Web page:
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United States v. Teyf

United States District Court, E.D. North Carolina, Western Division

April 9, 2019

United States of America,
Leonid Isaakovich Teyf, Defendant.



         Defendant Leonid Teyf asks the court to quash a grand jury subpoena that requires him to produce certain bank records in his possession, custody, and control. He claims that the subpoena is unreasonable and oppressive in its scope and that requiring him to produce the requested documents would violate his constitutional rights. The Government responds that there is nothing exceptional about the subpoena's request and that circuit precedent precludes Teyf's constitutional arguments. Ultimately, the Government has the better argument and thus the court will deny the motion to quash.

         I. Background

         A grand jury returned a thirty-six count Superseding Indictment against Teyf in early February 2019. D.E. 127. Charges against him include bribery of a public official, murder for hire, money laundering, and visa fraud. Finding that there were no conditions of release that could reasonably assure the the safety of the community, the court order Teyf's detainment pending trial. D.E. 68.

         Despite Teyf's indictment, the Grand Jury has continued to investigate him. As part of that investigation, the Grand Jury issued a subpoena directing Teyf to produce “[a]ny and all records in [his] possession, custody or control that are required to be maintained pursuant to 31 C.F.R. § 1010.420 … for the past five years” related to certain foreign financial accounts. D.E. 175-1. Teyf now challenges the subpoena and seeks to have it quashed. D.E. 175.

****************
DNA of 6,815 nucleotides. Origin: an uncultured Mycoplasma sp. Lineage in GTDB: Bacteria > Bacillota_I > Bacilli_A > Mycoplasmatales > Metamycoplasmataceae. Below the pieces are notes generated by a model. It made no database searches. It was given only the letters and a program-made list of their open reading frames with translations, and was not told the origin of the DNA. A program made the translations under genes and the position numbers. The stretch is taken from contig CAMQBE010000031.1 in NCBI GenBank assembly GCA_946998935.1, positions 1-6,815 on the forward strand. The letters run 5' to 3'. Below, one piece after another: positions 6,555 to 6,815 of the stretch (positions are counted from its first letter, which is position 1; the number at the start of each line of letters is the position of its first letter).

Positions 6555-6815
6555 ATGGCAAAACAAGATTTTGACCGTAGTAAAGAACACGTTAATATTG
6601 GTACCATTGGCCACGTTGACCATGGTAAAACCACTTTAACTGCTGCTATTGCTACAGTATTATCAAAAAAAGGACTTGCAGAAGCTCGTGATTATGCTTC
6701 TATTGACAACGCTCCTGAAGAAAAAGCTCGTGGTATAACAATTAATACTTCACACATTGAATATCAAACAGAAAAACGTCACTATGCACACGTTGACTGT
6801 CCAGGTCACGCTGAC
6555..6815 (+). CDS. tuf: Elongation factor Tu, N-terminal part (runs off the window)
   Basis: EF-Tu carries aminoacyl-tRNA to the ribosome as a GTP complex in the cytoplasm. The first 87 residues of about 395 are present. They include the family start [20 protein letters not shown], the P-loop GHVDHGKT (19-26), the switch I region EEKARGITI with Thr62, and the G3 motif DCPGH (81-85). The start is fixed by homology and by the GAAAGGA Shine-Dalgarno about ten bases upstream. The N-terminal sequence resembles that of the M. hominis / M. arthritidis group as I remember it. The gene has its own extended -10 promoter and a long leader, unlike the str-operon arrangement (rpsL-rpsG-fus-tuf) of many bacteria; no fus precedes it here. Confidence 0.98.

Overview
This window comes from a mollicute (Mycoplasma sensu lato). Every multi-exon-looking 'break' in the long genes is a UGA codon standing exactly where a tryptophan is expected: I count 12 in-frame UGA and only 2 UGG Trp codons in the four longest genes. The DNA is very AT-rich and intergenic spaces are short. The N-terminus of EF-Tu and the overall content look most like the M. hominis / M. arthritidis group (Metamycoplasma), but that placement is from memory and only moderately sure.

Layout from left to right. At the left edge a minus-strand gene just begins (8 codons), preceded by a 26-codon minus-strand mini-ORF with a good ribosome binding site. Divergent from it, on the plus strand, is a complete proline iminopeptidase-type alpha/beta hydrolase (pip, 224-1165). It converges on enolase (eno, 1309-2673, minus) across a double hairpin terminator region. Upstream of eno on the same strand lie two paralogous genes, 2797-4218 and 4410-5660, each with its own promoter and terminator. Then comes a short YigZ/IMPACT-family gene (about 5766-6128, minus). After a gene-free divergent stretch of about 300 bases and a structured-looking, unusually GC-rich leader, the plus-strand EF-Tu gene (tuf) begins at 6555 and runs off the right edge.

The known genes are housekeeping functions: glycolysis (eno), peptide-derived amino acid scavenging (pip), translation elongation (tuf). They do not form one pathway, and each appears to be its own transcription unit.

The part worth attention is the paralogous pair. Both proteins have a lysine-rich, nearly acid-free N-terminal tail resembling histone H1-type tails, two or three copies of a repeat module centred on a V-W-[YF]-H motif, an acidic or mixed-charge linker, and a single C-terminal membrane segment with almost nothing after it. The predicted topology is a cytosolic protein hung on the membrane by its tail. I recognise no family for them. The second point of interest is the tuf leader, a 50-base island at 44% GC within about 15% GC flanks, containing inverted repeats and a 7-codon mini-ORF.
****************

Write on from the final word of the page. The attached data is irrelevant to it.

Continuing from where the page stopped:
II. Analysis

         Federal grand juries may issue subpoenas as part of their investigative authority. United States v. R. Enters., Inc., 498 U.S. 292, 297 (1991). But while the grand jury's subpoena power is broad, it is “not unlimited.” Id. at 299. A grand jury may not “engage in arbitrary fishing expeditions, nor may they select targets of investigation out of malice or an intent to harass.” Id. And a subpoena recipient may seek to have a subpoena quashed “if compliance would be unreasonable or oppressive.” Fed.R.Civ.P. 17(c).

         When a court considers a challenge to a subpoena, it must keep in mind that the Supreme Court has established a presumption that “a grand jury subpoena issued through normal channels” is reasonable. R. Enters., 498 U.S. at 300. Thus, the party seeking to avoid responding to the subpoena bears “the burden of showing unreasonableness.” Id.

         With this framework in mind, the court will consider each of Teyf's arguments against the subpoena.